EU Greens hail 'historic' win in British poll, urge vote reform
EU Greens on Friday hailed a "new era" after British Green leader Caroline Lucas secured her party's first ever seat in the national parliament, but called for reform of the "unjust" electoral system.
Hailing the "historic win" in Thursday's British general election, European Greens co-leaders Rebecca Harms and Daniel Cohn-Bendit congratulated her on her "well-deserved victory" in the Brighton constituency on England's south coast.
"This is the latest example of a Green success in national elections in Europe," the pair said in a joint statement. Just weeks ago, the Green Party in Hungary (LMP) entered the parliament there for the first time.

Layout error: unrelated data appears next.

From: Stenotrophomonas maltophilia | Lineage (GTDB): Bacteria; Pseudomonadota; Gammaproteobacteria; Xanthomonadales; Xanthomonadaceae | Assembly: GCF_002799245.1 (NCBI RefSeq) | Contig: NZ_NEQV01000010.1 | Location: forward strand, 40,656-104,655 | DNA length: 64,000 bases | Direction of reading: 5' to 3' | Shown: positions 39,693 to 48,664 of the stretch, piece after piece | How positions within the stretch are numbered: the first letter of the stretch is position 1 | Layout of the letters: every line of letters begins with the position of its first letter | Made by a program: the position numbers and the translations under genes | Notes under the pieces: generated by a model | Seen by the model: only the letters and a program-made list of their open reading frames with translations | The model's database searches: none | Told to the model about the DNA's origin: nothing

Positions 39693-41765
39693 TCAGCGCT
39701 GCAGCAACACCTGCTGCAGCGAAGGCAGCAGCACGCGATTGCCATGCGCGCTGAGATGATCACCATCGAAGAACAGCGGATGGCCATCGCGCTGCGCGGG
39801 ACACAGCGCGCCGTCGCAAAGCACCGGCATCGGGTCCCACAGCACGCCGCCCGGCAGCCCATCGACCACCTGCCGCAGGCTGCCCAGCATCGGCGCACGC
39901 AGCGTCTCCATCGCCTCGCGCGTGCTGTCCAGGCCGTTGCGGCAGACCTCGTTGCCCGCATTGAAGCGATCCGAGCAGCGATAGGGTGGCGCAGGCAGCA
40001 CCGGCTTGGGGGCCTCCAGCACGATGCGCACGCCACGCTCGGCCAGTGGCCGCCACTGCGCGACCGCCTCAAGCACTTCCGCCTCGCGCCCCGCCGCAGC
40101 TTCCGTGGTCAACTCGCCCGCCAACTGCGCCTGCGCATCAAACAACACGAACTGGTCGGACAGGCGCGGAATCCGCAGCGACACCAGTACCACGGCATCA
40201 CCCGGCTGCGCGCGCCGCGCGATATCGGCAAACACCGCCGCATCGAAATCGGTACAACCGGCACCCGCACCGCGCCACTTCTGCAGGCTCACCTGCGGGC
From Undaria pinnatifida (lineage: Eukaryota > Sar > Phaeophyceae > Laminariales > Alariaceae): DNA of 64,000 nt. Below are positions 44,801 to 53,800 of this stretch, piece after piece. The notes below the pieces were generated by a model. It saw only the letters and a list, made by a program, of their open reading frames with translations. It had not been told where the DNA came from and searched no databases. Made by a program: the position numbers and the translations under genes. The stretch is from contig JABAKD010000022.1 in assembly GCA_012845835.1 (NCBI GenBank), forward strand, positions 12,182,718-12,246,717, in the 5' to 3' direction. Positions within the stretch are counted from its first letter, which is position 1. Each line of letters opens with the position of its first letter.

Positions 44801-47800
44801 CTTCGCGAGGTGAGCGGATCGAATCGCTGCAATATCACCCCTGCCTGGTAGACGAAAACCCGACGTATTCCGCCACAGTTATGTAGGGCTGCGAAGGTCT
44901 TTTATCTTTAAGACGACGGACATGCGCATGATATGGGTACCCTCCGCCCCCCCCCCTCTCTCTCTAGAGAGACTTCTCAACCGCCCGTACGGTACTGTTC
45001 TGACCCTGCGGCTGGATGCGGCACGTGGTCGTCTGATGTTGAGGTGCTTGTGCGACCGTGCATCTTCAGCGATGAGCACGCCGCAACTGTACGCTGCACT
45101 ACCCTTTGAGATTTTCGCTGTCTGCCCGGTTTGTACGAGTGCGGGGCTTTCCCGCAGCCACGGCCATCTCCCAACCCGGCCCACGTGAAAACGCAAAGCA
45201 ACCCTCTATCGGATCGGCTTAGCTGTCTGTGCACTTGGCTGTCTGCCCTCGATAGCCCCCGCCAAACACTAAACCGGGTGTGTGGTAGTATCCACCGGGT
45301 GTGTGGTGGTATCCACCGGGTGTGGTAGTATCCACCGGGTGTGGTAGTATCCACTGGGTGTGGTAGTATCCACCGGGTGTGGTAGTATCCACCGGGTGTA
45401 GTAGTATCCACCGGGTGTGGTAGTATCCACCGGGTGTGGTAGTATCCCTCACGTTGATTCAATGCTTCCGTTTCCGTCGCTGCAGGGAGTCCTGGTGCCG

Lucas's win at the polls allows the Greens to "take their rightful place in Westminster, so long denied by an unjust electoral system," Harms and Cohn-Bendit added.
"We call for a reform of the electoral system, so that in the future all relevant political forces are represented in Westminster."
If Britain applied proportional representation to its election results, they argued, then the British Greens results in the 2009 European parliamentary elections would have translated into some 60 MPs.
While Green parties are a feature in many European legislatures and have been in coalition governments in Germany, France, Belgium, Finland and Ireland, they have never before held a seat in Britain's elected lower House of Commons.
Lucas, 49, has been a member of the European Parliament for the South East England region since 1999.
Thursday's election gave the opposition Conservatives the most seats in the House of Commons, but they fell short of the arithmetic needed to form an automatic majority government.
© 2010 AFP